Candida species are the most important fungal pathogens of humans, and Candida albicans, in particular, is the most common cause of oropharyngeal candidiasis, which is an infection that affects patients suffering from Acquired Immune Deficiency Syndrome (AIDS) among other ailments. Candida are also the fourth most common cause of systemic infections (~30% mortality rate) in intensive care units This fellowship proposal explores the hypothesis that the phospholipids phosphatidylethanolamine (PE) and phosphatidylserine (PS) affect virulence by affecting signal transduction pathways that regulate virulence factors necessary for adhering to and invading host tissues, as well as evasion of the host's immune response. Little is known about the how phospholipid synthesis pathways regulate disease, but some of these pathways differ from those in mammals and may provide new drug targets. Two different pathways synthesize PE in C. albicans. The de novo pathway synthesizes PE from PS, which itself is synthesized by only one enzyme, Cho1p. In addition, the Kennedy pathway makes PE from extracellular ethanolamine. Mutants completely blocked in de novo PS and/or PE synthesis (cho1?/? and psd1?/? psd2?/?, respectively) are avirulent, have a significant drop in PE, expose cell wall ?-glucans (an immune marker for fungal infections) to enhanced detection by the immune system, and adhere to invade host epithelial cells poorly. In addition, these mutants are ethanolamine auxotrophs, and it is possible that the mutants suffer a fitness defect in the host due to insufficient ethanolamine supplies. It s hypothesized that mutations that completely block the de novo PE synthesis pathway affect virulence by compromising cell signaling cascades within the cell, resulting in drastic changes in presentation of cell surface proteins involved in host adherence and immune evasion. These changes in PE synthesis may also decrease fitness of C. albicans in the host due to ethanolamine auxotrophy. This hypothesis will be tested in three aims: 1) Observe differences in cell signaling pathways known to be involved in the regulation of virulence and adherence to host tissues (ie. Rim101 pathway), 2) Determine if PS and PE play a role in evading the immune response 3) Discover if auxotrophy for ethanolamine, a known substrate of PE, affects virulence of the mutants in the host.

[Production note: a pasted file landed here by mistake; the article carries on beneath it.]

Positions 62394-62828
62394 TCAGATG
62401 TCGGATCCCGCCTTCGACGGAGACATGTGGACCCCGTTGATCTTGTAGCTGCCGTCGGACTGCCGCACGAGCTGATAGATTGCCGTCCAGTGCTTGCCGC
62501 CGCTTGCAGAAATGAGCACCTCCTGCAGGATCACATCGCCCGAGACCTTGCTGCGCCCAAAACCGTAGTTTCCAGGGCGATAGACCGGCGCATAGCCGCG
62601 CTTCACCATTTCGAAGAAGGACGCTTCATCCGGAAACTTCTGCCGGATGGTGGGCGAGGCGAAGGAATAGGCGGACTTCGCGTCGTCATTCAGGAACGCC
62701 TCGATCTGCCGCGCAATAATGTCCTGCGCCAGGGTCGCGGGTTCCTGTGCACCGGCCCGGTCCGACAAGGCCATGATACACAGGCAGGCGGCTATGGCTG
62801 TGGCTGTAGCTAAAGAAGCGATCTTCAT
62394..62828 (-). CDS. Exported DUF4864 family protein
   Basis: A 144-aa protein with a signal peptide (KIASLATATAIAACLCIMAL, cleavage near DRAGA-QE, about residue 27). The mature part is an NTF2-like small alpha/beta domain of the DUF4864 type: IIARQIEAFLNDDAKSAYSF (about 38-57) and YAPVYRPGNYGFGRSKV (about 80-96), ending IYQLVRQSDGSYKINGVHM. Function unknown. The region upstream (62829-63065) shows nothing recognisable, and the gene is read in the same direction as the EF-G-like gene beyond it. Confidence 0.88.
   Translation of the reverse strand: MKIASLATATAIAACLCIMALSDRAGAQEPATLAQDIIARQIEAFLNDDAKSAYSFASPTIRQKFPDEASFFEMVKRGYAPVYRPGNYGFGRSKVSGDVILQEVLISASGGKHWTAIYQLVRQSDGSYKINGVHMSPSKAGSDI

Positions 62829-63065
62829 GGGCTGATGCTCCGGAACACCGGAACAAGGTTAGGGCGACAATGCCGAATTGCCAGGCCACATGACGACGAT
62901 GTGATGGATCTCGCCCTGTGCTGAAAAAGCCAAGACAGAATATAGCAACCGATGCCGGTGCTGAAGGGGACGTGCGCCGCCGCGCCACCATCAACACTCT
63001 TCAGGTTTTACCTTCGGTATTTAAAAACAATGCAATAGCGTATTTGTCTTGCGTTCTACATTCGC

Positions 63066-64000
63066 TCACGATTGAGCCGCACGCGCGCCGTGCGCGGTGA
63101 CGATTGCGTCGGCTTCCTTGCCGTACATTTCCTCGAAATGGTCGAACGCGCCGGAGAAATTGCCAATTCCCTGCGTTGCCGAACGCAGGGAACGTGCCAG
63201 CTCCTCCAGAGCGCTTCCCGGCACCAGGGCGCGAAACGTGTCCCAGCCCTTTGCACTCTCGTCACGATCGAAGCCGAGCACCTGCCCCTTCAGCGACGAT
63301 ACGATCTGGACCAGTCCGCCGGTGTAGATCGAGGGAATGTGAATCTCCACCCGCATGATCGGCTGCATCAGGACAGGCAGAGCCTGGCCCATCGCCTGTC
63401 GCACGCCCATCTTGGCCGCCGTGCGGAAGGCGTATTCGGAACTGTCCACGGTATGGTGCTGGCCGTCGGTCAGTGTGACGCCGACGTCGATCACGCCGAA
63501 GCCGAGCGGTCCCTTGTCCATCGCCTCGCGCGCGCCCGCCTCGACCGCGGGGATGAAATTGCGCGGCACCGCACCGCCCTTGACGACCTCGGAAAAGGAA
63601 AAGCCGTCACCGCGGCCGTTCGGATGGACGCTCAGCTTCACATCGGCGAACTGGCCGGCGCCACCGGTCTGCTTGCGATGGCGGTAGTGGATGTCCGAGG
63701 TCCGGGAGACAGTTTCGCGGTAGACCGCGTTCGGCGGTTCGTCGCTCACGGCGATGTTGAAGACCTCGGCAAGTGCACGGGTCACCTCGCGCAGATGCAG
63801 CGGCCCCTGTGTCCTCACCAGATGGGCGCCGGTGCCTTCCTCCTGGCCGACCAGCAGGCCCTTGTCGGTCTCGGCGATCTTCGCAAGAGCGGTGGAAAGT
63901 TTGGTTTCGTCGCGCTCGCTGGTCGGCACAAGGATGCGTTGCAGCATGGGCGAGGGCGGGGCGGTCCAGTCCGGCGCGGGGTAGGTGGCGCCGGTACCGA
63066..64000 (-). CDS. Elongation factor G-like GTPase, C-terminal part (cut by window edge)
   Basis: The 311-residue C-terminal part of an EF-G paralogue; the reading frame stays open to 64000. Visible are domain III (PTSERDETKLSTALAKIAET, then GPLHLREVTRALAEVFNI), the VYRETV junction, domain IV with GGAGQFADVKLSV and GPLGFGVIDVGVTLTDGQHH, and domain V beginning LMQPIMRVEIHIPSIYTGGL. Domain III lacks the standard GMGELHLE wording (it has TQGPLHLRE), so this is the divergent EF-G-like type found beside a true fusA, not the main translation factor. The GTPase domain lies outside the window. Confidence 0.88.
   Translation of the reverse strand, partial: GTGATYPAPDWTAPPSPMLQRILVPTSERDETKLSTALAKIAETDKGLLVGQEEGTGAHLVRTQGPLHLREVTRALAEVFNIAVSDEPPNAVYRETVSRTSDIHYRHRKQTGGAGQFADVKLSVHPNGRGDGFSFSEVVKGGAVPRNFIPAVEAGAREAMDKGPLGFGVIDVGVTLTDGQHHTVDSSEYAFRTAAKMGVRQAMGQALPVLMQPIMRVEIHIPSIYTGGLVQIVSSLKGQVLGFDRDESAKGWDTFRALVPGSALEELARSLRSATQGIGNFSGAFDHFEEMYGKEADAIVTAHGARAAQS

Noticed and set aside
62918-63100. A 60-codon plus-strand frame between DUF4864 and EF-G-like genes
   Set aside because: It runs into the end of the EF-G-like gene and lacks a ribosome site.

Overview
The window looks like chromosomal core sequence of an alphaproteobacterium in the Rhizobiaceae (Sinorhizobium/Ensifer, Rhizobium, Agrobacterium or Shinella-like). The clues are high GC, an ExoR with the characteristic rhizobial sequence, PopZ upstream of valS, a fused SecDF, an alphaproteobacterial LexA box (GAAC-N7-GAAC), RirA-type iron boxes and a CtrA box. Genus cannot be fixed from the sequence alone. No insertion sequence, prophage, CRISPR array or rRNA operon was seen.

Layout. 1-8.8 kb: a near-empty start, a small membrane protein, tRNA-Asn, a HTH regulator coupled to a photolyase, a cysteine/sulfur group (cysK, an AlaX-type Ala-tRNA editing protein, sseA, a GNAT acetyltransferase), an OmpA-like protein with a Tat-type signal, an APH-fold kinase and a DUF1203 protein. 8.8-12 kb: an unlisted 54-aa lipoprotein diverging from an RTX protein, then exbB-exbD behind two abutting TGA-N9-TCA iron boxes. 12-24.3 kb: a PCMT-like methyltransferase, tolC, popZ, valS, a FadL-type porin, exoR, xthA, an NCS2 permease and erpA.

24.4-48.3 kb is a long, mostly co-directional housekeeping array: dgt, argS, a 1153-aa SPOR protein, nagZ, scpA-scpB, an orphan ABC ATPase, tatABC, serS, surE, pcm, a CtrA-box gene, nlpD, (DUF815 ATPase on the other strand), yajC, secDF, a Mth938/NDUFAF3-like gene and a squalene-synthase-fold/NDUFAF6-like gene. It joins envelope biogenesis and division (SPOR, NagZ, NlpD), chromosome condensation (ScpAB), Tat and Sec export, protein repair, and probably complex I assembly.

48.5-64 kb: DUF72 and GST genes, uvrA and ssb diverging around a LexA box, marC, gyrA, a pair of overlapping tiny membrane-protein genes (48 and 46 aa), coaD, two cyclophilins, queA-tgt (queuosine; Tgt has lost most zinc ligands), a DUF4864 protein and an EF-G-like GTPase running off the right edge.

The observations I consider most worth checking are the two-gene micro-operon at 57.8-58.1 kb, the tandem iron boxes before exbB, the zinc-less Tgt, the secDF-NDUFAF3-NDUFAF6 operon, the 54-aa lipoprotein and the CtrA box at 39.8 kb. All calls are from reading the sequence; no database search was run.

Candida albicans is among the most important fungal pathogens of humans and causes oral infections in a variety of patients including neonates, the elderly, patients taking corticosteroids or antibiotics, denture wearers and AIDS patients, as well systemic infections in intensive care unit patients with high mortality rates (30%). One of the pathways for generating the phospholipids phosphatidylethanolamine (PE) and phosphatidylserine (PS) regulates virulence in this fungus by affecting both offensive and defensive virulence factors. An understanding of how this pathway regulates virulence will provide information that will help us better understand its mechanisms for causing disease and could lead to novel drug targets.
|Davis, Sarah E; Hopke, Alex; Minkin Jr, Steven C et al. (2014) Masking of Î²(1-3)-glucan in the cell wall of Candida albicans from detection by innate immune cells depends on phosphatidylserine. Infect Immun 82:4405-13|